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Frontline Workers Complain Of Chaotic Vaccine Rollout At Mass General Brigham

BOSTON (CBS) - For months, Brigham and Women's NICU nurse, Jen DeVincent, treated some of the pandemic's most tender patients.
"Even yesterday, I was in a COVID positive mother's room on postpartum," DeVincent said.

When the time came to sign up for a COVID-19 vaccine, DeVincent says she found herself out of luck when the system the hospital is using to make vaccine appointments crashed.

"There have been nurse managers who have gotten it before frontline worker staff. There's been unit coordinators who have gotten it. They're not in the COVID patient rooms," she said.

Jen DeVincent
Brigham and Women's NICU nurse Jen DeVincent (WBZ-TV)

A week after the first rollout of a COVID-19 vaccine in Massachusetts, some frontline workers are sounding off about what they call a chaotic process.

"I'm an ER Doctor and despite trying everything, I have not yet been able to be vaccinated," wrote Brigham and Women's Doctor Jeremy Faust on Twitter.

Mass. General Doctor Emily Moin tweeted, "A first come, first serve scramble for vaccination appointments explicitly disadvantages people who work more."

Prior to the administration of the vaccine at Mass. General Brigham, the hospital system used an app called COVID Pass to sign workers up for appointments. The app crashed when a surge of people signed up for the first 9,000 doses of the vaccine.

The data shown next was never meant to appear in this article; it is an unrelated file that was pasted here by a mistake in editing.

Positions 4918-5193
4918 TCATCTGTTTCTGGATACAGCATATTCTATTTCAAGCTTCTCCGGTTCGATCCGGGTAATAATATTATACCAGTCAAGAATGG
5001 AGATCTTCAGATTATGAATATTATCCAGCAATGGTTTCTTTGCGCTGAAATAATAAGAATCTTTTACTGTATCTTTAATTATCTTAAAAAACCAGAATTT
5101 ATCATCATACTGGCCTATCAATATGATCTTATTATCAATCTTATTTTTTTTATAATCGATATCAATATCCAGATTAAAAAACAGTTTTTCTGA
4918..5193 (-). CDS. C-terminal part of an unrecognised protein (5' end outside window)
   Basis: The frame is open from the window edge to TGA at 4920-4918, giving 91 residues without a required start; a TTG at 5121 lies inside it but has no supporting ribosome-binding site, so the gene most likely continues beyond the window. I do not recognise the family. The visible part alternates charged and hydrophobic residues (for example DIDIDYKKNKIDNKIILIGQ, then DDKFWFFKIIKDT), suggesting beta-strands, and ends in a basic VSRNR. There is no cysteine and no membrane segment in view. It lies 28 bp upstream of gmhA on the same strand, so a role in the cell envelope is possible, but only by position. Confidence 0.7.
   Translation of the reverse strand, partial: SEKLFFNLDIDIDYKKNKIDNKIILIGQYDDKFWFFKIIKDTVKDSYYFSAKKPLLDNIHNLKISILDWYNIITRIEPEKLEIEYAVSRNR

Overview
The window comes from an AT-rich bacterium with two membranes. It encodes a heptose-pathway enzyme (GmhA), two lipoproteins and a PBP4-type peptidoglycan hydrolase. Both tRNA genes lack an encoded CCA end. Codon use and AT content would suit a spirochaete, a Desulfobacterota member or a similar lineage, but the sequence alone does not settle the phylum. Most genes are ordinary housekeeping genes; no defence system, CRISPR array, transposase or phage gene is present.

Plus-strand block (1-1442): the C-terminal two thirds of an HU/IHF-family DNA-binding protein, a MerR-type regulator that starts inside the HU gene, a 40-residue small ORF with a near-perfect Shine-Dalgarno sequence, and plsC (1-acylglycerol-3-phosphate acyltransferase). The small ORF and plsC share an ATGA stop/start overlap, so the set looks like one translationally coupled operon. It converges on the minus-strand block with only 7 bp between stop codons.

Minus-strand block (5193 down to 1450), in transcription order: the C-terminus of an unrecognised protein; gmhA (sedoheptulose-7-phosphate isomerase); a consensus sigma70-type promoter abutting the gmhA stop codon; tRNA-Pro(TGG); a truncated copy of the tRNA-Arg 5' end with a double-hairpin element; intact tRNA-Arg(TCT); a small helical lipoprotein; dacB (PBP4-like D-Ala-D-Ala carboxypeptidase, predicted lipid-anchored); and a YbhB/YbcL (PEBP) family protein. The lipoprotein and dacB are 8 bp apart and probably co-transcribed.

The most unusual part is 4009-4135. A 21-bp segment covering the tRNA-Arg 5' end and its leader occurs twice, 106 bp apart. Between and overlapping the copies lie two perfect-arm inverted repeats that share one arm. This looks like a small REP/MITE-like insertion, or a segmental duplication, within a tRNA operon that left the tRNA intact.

When the app came back online, some employees say the appointments were filled within minutes. Those who were working at the time of the posting were left without appointments.

Others say a questionnaire meant to push frontline workers to the front of the vaccine line backfired.

"We definitely didn't do a good job of setting expectations," said Dr. Paul Biddinger, Medical Director for Emergency Preparedness for Mass General Brigham and Chair of the Governor's Vaccine Advisory Group. "The system that we used really created a sense of competition among staff that was of course, the last thing that we wanted to do."

Biddinger says the system will now stagger sign-ups for vaccine appointments and double its clinic capacity. He believes everyone in wave A of the hospitals' staff, that is the roughly 40,000 people who are most exposed to COVID-19, will be vaccinated by the first week of January.

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